FIG. 2 is a plain view of an emitter array having spacers positioned thereon;

FIG. 3 is a plain view of an emitter array and a spacer thereon configured in accordance with one embodiment of the invention;

FIG. 4 is a plain view of a spacer portion overlying a pixel and arranged in accordance with the invention;

FIG. 5 is a plain view of a spacer portion overlying a sub-pixel and configured in accordance with the invention;

FIG. 6 is a perspective view of a spacer geometry in accordance with one embodiment of the invention;

FIG. 7 is a perspective view of a spacer geometry in accordance with a further embodiment of the invention;

FIG. 8 is a plain view of a backplate having a randomly distributed plurality of spacers arranged in accordance with the invention;

FIG. 9 is a plain view of a spacer geometry in accordance with a still further embodiment of the invention;

FIG. 10 is a plain view of a spacer geometry in accordance with yet another embodiment of the invention; and

FIG. 11 is a projection view of an isolated spacer overlying an emitter array and configured in accordance with an alternate embodiment of the invention.

It will be appreciated that for simplicity and clarity of illustration, elements shown in the FIGURES have not necessarily been drawn to scale. For example, the dimensions of some of the elements are exaggerated relative to each other. Further, where considered appropriate, reference numerals have been repeated among the FIGURES to indicate corresponding elements.

DETAILED DESCRIPTION OF PREFERRED EMBODIMENTS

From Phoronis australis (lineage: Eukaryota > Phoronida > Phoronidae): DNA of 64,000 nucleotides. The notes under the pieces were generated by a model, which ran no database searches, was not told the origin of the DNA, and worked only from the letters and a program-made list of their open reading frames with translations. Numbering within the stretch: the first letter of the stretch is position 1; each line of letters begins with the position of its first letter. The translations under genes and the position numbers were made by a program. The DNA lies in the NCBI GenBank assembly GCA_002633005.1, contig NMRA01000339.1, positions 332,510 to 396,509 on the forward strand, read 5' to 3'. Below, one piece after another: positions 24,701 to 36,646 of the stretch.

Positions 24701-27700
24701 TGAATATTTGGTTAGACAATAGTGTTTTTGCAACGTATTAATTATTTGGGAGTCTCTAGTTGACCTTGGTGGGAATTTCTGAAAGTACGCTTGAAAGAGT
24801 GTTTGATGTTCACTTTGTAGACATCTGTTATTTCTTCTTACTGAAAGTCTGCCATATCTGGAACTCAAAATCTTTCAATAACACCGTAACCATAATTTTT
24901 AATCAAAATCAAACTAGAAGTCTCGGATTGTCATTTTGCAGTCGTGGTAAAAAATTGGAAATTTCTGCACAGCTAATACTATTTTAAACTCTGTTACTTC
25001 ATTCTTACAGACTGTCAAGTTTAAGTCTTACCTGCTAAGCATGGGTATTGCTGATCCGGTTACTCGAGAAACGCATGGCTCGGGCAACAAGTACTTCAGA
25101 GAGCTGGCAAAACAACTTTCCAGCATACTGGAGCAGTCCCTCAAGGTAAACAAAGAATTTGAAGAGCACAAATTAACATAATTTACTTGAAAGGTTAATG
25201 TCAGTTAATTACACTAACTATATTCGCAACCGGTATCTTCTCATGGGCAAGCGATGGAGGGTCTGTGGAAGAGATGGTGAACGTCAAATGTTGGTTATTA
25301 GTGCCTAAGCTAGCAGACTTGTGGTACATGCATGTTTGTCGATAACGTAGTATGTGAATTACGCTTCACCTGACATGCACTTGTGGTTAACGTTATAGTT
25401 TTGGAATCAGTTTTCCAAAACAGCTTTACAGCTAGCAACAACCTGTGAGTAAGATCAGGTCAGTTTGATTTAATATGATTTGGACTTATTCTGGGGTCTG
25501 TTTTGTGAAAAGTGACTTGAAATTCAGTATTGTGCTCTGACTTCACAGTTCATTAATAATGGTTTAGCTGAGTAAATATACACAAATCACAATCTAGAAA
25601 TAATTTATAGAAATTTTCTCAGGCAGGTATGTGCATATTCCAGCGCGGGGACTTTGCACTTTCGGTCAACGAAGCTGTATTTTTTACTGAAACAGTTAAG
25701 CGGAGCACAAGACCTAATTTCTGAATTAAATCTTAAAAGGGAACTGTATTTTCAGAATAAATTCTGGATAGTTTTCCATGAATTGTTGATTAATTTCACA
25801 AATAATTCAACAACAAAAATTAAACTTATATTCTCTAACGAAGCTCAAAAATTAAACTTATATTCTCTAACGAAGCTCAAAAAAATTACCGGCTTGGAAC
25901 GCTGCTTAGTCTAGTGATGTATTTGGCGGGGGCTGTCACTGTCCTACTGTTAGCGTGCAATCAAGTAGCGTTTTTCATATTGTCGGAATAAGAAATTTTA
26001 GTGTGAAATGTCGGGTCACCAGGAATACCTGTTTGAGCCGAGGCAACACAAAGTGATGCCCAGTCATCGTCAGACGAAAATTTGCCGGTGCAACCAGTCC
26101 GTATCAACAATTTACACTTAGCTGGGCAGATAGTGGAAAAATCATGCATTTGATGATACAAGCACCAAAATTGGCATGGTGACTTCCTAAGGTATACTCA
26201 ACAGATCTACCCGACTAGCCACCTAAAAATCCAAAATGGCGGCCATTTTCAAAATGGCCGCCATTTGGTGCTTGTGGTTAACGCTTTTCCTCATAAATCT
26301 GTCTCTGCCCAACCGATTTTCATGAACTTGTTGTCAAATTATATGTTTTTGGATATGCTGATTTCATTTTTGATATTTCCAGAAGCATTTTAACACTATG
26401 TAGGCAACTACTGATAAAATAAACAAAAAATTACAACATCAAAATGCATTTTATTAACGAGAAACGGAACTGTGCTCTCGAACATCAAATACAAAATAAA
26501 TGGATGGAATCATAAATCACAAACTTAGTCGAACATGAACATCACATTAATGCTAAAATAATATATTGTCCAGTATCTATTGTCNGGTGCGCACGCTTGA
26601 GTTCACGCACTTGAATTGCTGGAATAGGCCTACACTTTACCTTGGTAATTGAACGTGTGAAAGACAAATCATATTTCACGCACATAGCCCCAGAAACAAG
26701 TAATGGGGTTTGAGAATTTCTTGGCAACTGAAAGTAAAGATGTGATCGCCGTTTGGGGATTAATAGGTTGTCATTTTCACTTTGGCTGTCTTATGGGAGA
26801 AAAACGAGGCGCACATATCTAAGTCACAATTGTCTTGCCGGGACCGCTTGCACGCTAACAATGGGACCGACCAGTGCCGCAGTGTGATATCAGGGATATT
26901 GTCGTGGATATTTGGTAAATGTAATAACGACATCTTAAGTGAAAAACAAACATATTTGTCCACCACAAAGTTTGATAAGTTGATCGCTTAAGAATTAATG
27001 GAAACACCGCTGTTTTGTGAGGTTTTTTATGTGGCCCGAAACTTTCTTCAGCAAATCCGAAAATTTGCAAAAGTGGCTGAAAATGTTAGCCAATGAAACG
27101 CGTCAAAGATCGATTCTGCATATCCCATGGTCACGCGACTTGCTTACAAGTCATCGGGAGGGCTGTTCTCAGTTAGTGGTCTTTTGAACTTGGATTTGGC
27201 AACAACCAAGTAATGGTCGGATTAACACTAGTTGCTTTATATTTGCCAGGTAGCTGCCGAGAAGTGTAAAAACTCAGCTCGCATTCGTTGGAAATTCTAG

The present invention is for a flat panel display having a random spacer arrangement. The flat panel display includes a vacuum enclosure defined by a faceplate and a backplate. The faceplate and backplate reside in parallel opposed position relative to each other and define the vacuum enclosure therebetween. One or more spacers are positioned between the faceplate and the backplate to prevent bowing or warping as a result of atmospheric pressure bearing on the outer surfaces of the faceplate and backplate. As will subsequently be described in more detail, the spacers are constructed to have a geometry that is broadly characterized as bearing a nonintegral relationship with the pixels of the display. For example, in one embodiment the spacers are anti-symmetrical with respect to electron emitters arrayed on a cathode plate overlying the inner surface of the backplate. In another embodiment, the length of a unit shape of the spacers is not an integral multiple of the periodicity of the pixels arrayed on the anode and the cathode of the display.